What is the difference between:

  1. 歓迎しましょう (Kangei shimashou)

  2. 歓迎します (Kangei shimasu)

  3. ようこそ (Yōkoso)

They all mean "welcome" but in which occasions should we use which more appropriately. Thank you!

  • 1
    Where did you see the first?
    – aguijonazo
    Aug 13, 2021 at 17:55
  • You can check using google translate. You can get the first.
    – wonderich
    Aug 13, 2021 at 19:22
  • No, I can't and I give credit to Google Translate at least for that.
    – aguijonazo
    Aug 13, 2021 at 22:26

2 Answers 2

  1. 歓迎しましょう is literally Let's welcome. If you are with a friend A, and read an email that another friend B is coming to Japan next week, then you say to A "(Bを)歓迎しましょう".
  2. 歓迎します is I (will) welcome. This is usually used with explicit objects and sounds somewhat formal (so common in writing). You can write to a guest あなたを歓迎します. The objects does not have to be animate: 質問を歓迎します I welcome questions.
  3. ようこそ is the only option if you want a phrase to put in a banner (I mean a large sheet of cloth you hold e.g. at the gate of airport). It is also the most appropriate phrase to say to a guest who just arrived.
  • many thanks for the answer - I voted up. I am not sure who voted down my question - but it will be great to give an answer how shall I improve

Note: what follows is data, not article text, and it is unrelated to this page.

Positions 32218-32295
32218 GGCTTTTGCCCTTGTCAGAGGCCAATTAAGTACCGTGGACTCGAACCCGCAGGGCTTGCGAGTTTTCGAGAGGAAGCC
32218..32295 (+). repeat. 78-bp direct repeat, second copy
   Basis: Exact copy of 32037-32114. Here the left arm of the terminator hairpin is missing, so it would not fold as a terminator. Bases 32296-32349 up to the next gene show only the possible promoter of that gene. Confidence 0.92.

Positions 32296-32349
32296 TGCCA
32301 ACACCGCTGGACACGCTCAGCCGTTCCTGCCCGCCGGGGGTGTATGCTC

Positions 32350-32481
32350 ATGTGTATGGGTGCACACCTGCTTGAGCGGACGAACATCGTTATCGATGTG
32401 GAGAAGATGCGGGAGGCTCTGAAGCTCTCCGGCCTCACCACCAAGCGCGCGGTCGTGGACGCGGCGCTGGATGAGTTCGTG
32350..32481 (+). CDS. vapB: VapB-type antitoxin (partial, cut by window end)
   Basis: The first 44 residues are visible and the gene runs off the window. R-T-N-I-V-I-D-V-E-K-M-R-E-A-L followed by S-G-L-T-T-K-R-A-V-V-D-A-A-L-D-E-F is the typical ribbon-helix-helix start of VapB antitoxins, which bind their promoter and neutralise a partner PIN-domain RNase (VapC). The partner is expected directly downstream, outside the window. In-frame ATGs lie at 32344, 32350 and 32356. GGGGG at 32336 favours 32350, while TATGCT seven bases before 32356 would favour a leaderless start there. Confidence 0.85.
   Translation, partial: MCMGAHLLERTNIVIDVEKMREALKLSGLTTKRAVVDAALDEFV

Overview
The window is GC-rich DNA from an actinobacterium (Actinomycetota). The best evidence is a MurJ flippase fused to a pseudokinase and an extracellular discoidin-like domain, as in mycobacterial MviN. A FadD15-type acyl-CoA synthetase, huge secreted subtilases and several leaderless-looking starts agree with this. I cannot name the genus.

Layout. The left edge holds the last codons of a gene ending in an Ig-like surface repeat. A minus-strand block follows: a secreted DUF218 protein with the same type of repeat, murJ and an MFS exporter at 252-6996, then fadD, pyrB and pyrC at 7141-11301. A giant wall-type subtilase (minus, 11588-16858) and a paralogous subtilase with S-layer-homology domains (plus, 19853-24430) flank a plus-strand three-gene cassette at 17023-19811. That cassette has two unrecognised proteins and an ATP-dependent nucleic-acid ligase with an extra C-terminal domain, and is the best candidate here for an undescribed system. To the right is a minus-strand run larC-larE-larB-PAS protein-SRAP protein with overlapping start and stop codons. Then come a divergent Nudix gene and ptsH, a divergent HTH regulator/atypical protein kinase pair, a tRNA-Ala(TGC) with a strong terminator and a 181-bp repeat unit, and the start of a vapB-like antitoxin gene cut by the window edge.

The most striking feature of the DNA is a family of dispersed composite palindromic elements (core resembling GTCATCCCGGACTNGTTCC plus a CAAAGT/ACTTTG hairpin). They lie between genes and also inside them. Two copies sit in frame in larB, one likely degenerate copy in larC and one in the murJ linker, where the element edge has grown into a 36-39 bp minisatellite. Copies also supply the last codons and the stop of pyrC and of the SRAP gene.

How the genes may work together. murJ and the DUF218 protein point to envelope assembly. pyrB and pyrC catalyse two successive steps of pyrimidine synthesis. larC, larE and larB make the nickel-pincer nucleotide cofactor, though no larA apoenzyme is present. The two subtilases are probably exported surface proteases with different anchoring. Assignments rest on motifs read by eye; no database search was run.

– wonderich
    Aug 13, 2021 at 23:55
  • 2
    @wonderich I didn't vote on the question, but some users may feel that the question does not show evidence of prior research. In the comments you indicated that you used Google translate, but google translate is notoriously unreliable and not considered sufficient prior research by many.
    – Leebo
    Aug 14, 2021 at 0:47

ようこそ is not a verb but a greeting meaning "Welcome!" As a word said to a visitor, ようこそ is by far the most common among the three. "Welcome to Las Vegas" is almost always ラスベガスへようこそ or ラスベガスにようこそ. 歓迎します is correct if you want to speak snobbishly like an aristocrat, but it sounds unnatural in most cases.

歓迎します is a verb, and is used mainly outside a context of welcoming a visitor. For example, "We welcome constructive comments" is 建設的な意見を歓迎します. You cannot use ようこそ in a case like this.

歓迎しましょう is the volitional form of 歓迎します. Roughly speaking, this ~しょう adds the nuance of "Let us" or "Let me" in English. This form is typically used when you've just made up your mind to welcome someone, or when you somehow need to emphasize your decision to welcome someone, or when you want to convince others to welcome someone else.

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